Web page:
The brand on his face, he says, was both punishment and a mark of identification. Fourteen other men who attempted to escape the fetid warehouse where they had been held as captive labor in Bani Walid, Libya, for several months in 2017 were similarly scarred, though the symbols differed. Iabarot, who is illiterate, wasn&rsquot sure if they were numbers or letters or merely the twisted doodles of deranged men who saw their black captives as little more than livestock to be bought and sold. &ldquoIt was as if we weren&rsquot human,&rdquo the 32-year-old from Benin City, Nigeria, tells TIME.
Iabarot is among an estimated 650,000 men and women who have crossed the Sahara over the past five years dreaming of a better life in Europe. Some are fleeing war and persecution. Others, like Iabarot, are leaving villages where economic dysfunction and erratic rainfall make it impossible to find work or even enough to eat. To make the harrowing journey, they enlist the services of trans-Saharan smugglers who profit by augmenting their truckloads of weapons, drugs and other contraband goods with human cargo.
But along the way, tens of thousands like Iabarot are finding themselves treated not just as cargo but as chattel and trapped in a terrifying cycle of extortion, imprisonment, forced labor and prostitution, according to estimates by the International Organization for Migration (IOM) and the U.N. Office on Drugs and Crime. &ldquoThey are not only facing inhuman treatment. They are being sold from one trafficker to another,&rdquo says Carlotta Sami, southern European regional spokesperson for UNHCR, the U.N. refugee agency. Essentially, they are slaves: human beings who have been reduced to being possessions with a fixed value, based on assessments of the kind of income they can accrue to their owners as targets for extortion, as unpaid labor or&mdashas is often the case with women&mdashprostitutes.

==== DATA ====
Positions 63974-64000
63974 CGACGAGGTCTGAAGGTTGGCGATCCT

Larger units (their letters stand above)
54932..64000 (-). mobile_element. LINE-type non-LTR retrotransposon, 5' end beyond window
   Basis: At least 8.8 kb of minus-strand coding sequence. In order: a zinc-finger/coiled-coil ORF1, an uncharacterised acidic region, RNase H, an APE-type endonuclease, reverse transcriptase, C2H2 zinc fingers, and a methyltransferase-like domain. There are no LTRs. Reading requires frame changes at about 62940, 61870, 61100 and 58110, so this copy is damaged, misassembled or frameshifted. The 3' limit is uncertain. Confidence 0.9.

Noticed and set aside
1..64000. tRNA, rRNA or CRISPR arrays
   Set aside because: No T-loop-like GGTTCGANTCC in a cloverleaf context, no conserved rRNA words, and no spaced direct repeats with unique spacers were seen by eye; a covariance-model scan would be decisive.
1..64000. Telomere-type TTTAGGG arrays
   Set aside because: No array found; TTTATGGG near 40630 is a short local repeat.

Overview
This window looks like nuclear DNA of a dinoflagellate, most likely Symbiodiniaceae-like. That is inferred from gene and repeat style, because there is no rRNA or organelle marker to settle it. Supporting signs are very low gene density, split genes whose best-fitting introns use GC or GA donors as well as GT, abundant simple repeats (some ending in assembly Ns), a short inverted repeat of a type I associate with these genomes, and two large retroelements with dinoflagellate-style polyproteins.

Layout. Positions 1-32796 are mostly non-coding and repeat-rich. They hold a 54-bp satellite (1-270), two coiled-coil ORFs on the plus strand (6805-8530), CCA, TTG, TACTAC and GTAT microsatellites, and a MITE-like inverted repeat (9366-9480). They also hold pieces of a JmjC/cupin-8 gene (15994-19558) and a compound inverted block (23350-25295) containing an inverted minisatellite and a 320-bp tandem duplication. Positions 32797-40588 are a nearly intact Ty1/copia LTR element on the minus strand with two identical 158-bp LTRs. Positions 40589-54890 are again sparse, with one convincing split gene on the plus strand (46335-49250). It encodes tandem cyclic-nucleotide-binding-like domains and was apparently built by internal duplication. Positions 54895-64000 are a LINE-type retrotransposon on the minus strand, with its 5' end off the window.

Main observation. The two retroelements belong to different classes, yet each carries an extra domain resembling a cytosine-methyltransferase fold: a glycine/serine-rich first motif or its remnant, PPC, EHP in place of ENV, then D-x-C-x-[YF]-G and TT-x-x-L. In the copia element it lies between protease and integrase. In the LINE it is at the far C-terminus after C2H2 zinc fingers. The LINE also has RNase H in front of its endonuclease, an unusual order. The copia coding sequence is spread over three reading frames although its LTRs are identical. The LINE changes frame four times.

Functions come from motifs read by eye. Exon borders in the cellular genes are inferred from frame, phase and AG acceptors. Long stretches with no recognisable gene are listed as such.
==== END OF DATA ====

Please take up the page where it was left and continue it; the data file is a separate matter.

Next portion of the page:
Slavery may seem like a relic of history. But according to the U.N.&rsquos International Labor Organization (ILO), there are more than three times as many people in forced servitude today as were captured and sold during the 350-year span of the transatlantic slave trade. What the ILO calls &ldquothe new slavery&rdquo takes in 25 million people in debt bondage and 15 million in forced marriage. As an illicit industry, it is one of the world&rsquos most lucrative, earning criminal networks $150 billion a year, just behind drug smuggling and weapons trafficking. &ldquoModern slavery is far and away more profitable now than at any point in human history,&rdquo says Siddharth Kara, an economist at the Carr Center for Human Rights Policy.
The corridor from Africa&rsquos most populous country to its northern Mediterranean shores has proved especially lucrative. As conflict, climate change and lack of opportunity push increasing numbers of people across borders, draconian E.U. policies designed to curb migration funnel them into the hands of modern-day slave drivers. The trade might be most visible in Libya, where aid organizations and journalists have documented actual slave auctions. But now it is seeping into southern Europe too&mdashin particular Italy, where vulnerable migrants are being forced to toil unpaid in the fields picking tomatoes, olives and citrus fruits and trafficked into prostitution rings.
&ldquoWe no longer need slavers going into Africa to capture their quarry,&rdquo says Aboubakar Soumahoro, a union representative who came to Italy from Ivory Coast 17 years ago with the hope of finding a better life. &ldquoThe rope of desperation has replaced their iron chains. Now Africans are sending themselves to Europe and becoming slaves in the process.&rdquo
When Iabarot reached Libya&rsquos southern border, he met a seemingly friendly taxi driver who offered to drive him to the capital city, Tripoli, for free. Instead, he was sold to a &ldquowhite Libyan,&rdquo or Arab, for $200. He was forced to work off his &ldquodebt&rdquo on a construction site, a pattern that repeated each time he was sold and resold. &ldquoIf you work hard, you get bread,&rdquo he tells TIME from the darkened room of an abandoned hotel in Benin City that the Nigerian government is using to house human trafficking victims rescued from Libya. &ldquoIf you refuse to work, you are beaten. If you run away and get caught …&rdquo His voice trails off. The scar on his face says the rest.
In 2016, the year Iabarot set out from Nigeria, the number of migrants arriving in Italy from Libya spiked to 163,000, prompting a political backlash and a determination to stanch the flow at all costs. In February 2017, the E.U. launched a plan to train and equip the Libyan coast guard to intercept smuggler boats and keep the migrants in detention camps.